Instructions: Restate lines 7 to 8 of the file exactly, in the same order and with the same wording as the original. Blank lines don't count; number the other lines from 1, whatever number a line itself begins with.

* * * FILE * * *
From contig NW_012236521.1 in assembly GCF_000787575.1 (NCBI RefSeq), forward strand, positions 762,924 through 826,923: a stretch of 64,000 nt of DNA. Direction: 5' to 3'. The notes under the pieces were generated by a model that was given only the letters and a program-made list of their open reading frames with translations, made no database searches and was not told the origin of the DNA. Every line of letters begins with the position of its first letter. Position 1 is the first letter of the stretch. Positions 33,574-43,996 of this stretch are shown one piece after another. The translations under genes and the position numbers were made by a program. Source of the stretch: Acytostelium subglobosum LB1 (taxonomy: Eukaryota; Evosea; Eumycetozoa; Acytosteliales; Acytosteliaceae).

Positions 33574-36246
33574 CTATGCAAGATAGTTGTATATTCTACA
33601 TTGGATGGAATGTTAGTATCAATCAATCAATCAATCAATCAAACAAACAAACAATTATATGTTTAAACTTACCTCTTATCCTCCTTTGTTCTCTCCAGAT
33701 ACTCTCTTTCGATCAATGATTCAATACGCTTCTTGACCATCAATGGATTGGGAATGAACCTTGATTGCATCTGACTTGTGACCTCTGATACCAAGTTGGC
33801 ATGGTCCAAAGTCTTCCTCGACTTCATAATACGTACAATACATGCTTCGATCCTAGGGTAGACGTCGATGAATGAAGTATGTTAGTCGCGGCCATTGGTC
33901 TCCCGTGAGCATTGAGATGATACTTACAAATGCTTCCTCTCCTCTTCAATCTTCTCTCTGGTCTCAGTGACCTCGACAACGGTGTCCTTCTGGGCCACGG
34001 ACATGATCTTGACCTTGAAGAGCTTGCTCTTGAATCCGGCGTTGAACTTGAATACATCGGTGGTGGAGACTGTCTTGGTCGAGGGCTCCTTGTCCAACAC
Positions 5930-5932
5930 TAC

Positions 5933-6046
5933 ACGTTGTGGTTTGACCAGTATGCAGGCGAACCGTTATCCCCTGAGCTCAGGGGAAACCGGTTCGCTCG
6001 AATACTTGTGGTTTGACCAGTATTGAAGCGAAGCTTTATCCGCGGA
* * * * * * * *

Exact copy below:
33901 TCCCGTGAGCATTGAGATGATACTTACAAATGCTTCCTCTCCTCTTCAATCTTCTCTCTGGTCTCAGTGACCTCGACAACGGTGTCCTTCTGGGCCACGG
34001 ACATGATCTTGACCTTGAAGAGCTTGCTCTTGAATCCGGCGTTGAACTTGAATACATCGGTGGTGGAGACTGTCTTGGTCGAGGGCTCCTTGTCCAACAC